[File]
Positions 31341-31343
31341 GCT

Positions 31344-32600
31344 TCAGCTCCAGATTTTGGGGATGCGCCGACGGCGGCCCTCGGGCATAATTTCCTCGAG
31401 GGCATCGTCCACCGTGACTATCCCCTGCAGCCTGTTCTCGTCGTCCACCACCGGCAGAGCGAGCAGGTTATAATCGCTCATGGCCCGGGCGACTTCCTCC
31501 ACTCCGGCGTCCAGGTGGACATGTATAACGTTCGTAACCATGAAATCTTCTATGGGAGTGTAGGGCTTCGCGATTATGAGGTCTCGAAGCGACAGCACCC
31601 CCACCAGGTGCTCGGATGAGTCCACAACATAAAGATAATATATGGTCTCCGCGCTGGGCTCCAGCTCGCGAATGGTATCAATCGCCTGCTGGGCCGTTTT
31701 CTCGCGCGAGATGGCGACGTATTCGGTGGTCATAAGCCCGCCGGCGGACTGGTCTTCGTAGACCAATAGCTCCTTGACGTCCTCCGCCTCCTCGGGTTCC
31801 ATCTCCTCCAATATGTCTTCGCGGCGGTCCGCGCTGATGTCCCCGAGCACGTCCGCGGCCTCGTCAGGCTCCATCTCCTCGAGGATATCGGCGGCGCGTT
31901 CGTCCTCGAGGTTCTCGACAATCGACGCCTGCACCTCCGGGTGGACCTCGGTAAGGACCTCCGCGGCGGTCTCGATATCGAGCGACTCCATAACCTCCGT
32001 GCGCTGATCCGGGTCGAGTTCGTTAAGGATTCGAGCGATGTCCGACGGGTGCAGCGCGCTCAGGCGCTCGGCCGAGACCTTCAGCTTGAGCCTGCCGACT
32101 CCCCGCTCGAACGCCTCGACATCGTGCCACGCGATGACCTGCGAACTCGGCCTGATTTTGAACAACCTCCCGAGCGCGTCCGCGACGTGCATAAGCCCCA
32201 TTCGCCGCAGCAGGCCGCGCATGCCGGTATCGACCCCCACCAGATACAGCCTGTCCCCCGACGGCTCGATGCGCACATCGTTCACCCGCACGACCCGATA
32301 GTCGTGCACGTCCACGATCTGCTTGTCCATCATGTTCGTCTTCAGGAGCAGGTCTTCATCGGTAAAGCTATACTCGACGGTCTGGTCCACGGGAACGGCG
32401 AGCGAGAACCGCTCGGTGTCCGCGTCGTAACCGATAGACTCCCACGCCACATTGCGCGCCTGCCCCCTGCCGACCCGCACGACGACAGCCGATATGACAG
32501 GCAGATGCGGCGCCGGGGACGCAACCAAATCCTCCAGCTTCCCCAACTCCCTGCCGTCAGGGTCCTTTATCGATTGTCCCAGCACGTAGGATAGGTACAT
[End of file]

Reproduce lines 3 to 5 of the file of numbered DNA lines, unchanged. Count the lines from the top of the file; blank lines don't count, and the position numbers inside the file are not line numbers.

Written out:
Positions 31344-32600
31344 TCAGCTCCAGATTTTGGGGATGCGCCGACGGCGGCCCTCGGGCATAATTTCCTCGAG
31401 GGCATCGTCCACCGTGACTATCCCCTGCAGCCTGTTCTCGTCGTCCACCACCGGCAGAGCGAGCAGGTTATAATCGCTCATGGCCCGGGCGACTTCCTCC